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Eric A. Feldman, Assistant Professor of Law, presented “Dispute Resolution in Japan” at this year’s Law and Society Association Annual Meeting in Vancouver. At that same meeting, he chaired a panel entitled “Cause Lawyering Possibilities and Socio- Political Variation.” In 2002 he presented “Aibo in Tokyo: Globalization, Americanization, and Japanese Civil Justice” at the Clifford Symposium, held at DePaul University School of Law. In February he presented “Facing Danger: Bioterrorism and the Duty to Treat,” in a talk at the National Press Club in Washington DC. He presented a talk at Waseda University, Graduate School of Law, Tokyo, Japan, on “The Ritual of Rights in Japan” in November 2001. Also in 2001, he presented “The Legal Sociology of Smoking in Japan” to the annual meeting of the Law and Society Association in Budapest; “Smoke and Manners: Law, Politics, and Tobacco in Japan,” to a University of Michigan Law School conference on “Change, Continuity and Context: Japanese Law in the Twenty-First Century”; and “Comparing the Legal Conflicts over Contaminated Blood; Yakugai AIDS in Japan, France, and the US” to the University of Tokyo Faculty of Law. Feldman is presently Principal Investigator on “Tobacco Control and the Liberal State: The Legal, Ethical and Policy Debates,” a 27-month comparative international project examining the regulation of tobacco in seven countries in collaboration with 12 scholars.

  • “The Landscape of Japanese Tobacco Policy: Three Perspectives,” 4 American Journal of Comparative Law, XLIX, Fall 2001, 679-706, (2002)
  • “A Comparative Look at Tobacco Control: The Law, Politics, and Ethics of Smoking in the US and Japan,” 22 Review of Asian and Pacific Studies, 1-15, (October 2001)
  • The Ritual of Rights in Japan: Law, Society, and Health Policy (Cambridge University Press, 2000)
  • “Blood Justice: Courts, Conflict, and Compensation in Japan, France, and the US,” 34 Law and Society Review 651-702, (2000)

Claire Oakes Finkelstein, Professor of Law

  • “Comment on Gerald Postema” in Proceedings of Sofia Conference on Philosophy of Law and of Politics (2001)
  • “Two Men on a Plank,” Legal Theory (2001)
  • “Rational Temptation” in Practical Reason and Preference: Essays for David Gauthier eds. Chris Morris & Arthur Ripstein (Cambridge University Press, 2000)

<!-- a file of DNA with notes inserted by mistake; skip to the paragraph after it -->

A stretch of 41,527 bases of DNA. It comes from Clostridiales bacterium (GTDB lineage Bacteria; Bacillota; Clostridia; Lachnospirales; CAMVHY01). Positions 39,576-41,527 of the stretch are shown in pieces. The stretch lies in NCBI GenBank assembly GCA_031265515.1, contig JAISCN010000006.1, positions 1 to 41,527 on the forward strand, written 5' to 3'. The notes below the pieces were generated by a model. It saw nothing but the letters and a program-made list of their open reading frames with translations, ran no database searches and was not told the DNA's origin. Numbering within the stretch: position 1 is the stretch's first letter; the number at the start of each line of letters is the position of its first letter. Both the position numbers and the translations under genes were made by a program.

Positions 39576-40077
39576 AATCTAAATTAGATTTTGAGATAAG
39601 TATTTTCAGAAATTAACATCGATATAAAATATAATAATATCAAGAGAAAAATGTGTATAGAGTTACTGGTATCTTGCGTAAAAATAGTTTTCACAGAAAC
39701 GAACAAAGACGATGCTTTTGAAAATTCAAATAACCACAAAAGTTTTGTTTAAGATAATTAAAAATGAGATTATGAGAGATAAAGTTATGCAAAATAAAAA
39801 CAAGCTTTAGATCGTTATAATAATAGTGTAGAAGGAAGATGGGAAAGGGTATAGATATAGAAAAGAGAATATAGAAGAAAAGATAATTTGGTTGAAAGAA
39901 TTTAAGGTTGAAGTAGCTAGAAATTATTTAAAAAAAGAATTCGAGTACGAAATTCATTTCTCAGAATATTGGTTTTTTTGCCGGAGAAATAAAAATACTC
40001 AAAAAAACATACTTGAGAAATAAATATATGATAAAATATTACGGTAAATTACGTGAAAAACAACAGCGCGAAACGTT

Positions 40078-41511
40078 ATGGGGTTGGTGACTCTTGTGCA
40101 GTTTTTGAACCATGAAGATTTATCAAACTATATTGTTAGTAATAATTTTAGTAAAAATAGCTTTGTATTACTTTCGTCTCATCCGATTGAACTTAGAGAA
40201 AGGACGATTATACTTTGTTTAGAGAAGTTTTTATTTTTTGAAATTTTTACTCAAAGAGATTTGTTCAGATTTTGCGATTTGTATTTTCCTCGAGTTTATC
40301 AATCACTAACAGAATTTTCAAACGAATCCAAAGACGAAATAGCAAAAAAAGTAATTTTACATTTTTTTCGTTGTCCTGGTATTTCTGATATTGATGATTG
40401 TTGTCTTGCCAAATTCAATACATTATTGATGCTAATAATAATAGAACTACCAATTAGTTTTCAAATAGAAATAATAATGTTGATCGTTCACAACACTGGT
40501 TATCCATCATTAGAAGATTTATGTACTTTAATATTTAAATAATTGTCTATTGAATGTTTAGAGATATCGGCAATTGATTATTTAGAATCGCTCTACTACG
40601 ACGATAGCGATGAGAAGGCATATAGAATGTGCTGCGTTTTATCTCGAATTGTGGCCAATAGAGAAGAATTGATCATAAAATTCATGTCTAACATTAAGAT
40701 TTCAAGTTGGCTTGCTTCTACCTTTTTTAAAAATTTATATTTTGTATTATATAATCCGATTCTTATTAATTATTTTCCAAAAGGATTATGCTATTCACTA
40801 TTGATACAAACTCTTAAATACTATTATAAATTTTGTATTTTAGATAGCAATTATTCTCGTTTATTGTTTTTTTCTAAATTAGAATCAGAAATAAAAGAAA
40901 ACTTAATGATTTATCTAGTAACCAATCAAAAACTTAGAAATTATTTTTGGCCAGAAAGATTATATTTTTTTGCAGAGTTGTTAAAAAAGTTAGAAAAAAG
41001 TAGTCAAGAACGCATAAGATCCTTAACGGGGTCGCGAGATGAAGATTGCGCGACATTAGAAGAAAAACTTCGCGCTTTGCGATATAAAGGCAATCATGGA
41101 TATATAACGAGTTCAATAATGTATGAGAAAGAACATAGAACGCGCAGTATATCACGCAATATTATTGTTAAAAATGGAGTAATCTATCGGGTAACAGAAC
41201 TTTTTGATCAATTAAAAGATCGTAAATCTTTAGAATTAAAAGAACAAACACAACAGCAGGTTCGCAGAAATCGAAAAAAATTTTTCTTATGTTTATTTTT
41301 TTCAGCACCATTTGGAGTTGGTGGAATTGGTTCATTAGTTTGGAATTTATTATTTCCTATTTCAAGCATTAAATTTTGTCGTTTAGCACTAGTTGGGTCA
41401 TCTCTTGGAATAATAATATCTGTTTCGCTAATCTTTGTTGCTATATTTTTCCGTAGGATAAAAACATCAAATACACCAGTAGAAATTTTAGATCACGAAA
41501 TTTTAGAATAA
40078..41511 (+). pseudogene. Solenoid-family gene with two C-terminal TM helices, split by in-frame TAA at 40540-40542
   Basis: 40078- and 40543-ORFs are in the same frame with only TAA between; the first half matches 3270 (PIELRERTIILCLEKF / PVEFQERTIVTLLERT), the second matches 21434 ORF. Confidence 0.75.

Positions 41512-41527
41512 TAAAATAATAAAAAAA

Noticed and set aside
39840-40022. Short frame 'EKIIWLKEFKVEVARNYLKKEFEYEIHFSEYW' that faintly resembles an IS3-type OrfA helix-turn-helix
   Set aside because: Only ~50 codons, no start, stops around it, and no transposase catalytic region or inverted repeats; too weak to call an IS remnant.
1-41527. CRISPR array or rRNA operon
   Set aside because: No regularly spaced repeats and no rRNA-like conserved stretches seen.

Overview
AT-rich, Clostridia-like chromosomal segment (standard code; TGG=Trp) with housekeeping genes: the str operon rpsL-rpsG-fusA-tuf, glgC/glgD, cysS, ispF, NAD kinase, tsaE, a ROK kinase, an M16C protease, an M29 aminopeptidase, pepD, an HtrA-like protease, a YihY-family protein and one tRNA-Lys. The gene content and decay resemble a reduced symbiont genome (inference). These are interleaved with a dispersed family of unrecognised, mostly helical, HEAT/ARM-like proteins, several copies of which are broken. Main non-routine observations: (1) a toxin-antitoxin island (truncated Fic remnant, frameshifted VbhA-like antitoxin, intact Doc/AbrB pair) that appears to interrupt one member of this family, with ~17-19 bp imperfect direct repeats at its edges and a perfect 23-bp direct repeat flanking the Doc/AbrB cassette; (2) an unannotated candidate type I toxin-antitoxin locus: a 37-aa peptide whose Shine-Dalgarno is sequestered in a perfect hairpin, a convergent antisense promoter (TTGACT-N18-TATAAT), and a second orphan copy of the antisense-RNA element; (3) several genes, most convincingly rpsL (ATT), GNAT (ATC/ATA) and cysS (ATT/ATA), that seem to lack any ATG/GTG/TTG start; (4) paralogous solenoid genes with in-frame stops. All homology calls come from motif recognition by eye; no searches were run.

• “The Inefficiency of Mens Rea” in “The Morality of Criminal Law: Symposium in Honor of Sanford Kadish” 88 California Law Review 895 (2000)
  • “Positivism and the Notion of an Offense,” 88 California Law Review 335 (2000)
  • “Lack of a Voluntary Act,” in Criminal Law Theory ed. Steve Shute (Oxford University Press, 2001)
  • “What is Crime?” in Encyclopedia of Crime and Criminal Justice (McMillan Press, 2001)

Douglas N. Frenkel, Practice Professor of Law and Clinical Director spoke on clinical supervision methods and on teaching legal ethics to conferences of Chinese academics at Columbia and at Yale Law Schools. In April 2002, Frenkel conducted a Ford Foundation-sponsored New York workshop on student practice authorization/rules for a Chinese Ministry of Justice delegation that is considering such an innovation in that country. Also in April, he gave a lecture entitled “Mediation: The User’s Perspective” at the Wharton School at the University of Pennsylvania. Frenkel participated in the American Bar Association’s mediation training for judges in Wilmington, Delaware in February. He gave a workshop on Negotiation in March 2001 and consulted on professional responsibility teaching at the University of Sydney Faculty of Law in Australia. He also spoke on “Trends in U.S. Clinical Legal Education” at a faculty workshop at the Law School of the City University of Hong Kong.

  • “On Trying to Teach Judgment,” 12 Legal Education Review 190 (Australia) (2001)

Frank I. Goodman, Professor of Law, serves on several committees of the University of Pennsylvania including the Committee on Misconduct in Research, the Senate Executive Committee, and the Committee on Honorary Degrees. He represents the Law School to the Pennsylvania State Board of Bar Examiners.

  • “Federalism and Freedom,” 574 Annals of American Academy of Political and Social Sciences 66 (2001)
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